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Vaccination

Protect Yourself against Shingles

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Almost 1 out of 3 people in the United States will develop shingles during their lifetime. Older people are at a greater risk for developing shingles. They can reduce their risk of developing shingles and the pain it causes by getting vaccinated.

Shingles vaccine (Zostavax®) reduces the risk of developing shingles and the long-term pain from post-herpetic neuralgia (PHN) caused shingles. The Advisory Committee on Immunization Practices (ACIP) recommends shingles vaccine for people aged 60 years and older. Even people who have had shingles can receive the vaccine to help prevent future occurrences of the disease.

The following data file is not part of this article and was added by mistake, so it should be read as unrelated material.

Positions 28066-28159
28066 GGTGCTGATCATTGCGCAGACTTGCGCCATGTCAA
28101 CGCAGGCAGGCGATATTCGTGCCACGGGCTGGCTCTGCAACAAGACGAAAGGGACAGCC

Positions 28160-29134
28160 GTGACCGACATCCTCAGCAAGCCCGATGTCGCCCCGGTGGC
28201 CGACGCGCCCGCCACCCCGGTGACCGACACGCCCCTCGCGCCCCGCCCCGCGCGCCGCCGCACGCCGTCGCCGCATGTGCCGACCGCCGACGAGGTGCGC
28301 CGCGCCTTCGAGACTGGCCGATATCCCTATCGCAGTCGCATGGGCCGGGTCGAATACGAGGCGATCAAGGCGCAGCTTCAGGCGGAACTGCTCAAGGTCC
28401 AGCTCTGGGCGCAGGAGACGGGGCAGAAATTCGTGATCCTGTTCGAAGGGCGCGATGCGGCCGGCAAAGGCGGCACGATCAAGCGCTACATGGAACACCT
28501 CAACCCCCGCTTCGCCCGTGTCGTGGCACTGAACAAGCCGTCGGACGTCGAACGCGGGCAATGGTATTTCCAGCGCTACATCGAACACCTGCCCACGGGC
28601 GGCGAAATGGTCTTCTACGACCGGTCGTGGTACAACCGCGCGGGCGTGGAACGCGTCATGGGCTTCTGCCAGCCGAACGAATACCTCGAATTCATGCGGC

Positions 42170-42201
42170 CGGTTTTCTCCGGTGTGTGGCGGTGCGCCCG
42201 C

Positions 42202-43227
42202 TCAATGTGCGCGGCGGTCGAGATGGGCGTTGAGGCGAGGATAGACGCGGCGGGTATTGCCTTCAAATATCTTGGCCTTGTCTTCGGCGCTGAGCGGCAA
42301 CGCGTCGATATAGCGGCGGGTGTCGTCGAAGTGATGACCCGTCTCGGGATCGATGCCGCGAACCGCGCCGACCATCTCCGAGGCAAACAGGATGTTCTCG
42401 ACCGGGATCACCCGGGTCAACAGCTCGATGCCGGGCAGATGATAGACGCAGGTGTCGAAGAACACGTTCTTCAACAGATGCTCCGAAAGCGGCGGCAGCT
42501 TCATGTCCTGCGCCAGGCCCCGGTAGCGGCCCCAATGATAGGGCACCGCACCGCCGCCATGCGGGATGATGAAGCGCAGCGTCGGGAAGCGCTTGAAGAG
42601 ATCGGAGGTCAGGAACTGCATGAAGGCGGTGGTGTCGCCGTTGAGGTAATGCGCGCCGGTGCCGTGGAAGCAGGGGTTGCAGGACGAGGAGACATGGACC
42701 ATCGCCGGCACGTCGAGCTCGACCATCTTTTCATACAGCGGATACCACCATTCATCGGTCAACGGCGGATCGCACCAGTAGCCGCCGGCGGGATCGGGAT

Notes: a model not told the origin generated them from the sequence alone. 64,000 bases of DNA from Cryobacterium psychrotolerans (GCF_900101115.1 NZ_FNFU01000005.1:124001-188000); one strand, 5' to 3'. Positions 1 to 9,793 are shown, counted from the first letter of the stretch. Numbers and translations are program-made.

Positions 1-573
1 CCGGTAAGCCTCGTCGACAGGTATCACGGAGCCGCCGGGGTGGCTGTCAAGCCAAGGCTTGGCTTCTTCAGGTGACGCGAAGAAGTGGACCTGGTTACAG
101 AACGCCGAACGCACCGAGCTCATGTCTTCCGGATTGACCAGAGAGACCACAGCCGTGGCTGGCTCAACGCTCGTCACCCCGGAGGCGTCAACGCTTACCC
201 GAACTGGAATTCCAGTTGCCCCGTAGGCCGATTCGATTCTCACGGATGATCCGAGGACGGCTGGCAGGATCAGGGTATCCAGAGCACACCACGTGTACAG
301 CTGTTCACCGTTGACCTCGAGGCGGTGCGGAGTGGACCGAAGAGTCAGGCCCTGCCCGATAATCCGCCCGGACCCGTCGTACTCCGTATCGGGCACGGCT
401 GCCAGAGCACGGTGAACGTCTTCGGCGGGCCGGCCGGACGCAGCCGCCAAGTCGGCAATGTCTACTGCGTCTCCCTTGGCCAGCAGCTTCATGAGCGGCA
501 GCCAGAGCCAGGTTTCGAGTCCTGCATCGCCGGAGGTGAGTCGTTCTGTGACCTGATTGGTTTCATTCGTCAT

Your risk for developing shingles increases as you get older. The Shingles Prevention Study found that shingles vaccine significantly reduced disease people aged in 60 years and older.

Shingles vaccine is available by prescription from a healthcare professional. It can be given in doctor's office and pharmacies. Talk with your healthcare professional if you have questions about shingles vaccine.

Shingles vaccine is approved by FDA for people aged 50 years and older. However, CDC does not have a recommendation for routine use of shingles vaccine in people aged 50 through 59 years old. Adults aged 50 through 59 years who have questions about the shingles vaccine should discuss the risks and benefits with a health care provider. There are no long-term studies showing how long the vaccine is effective in 50 to 59 year olds. In adults vaccinated at age 60 years or older, protection from the vaccine decreases within the first 5 years after vaccination. Protection beyond 5 years is uncertain; therefore, adults receiving the vaccine before age 60 years might not be protected when their risks for shingles and its complications are greatest.

What You Need to Know about the Shingles Vaccine

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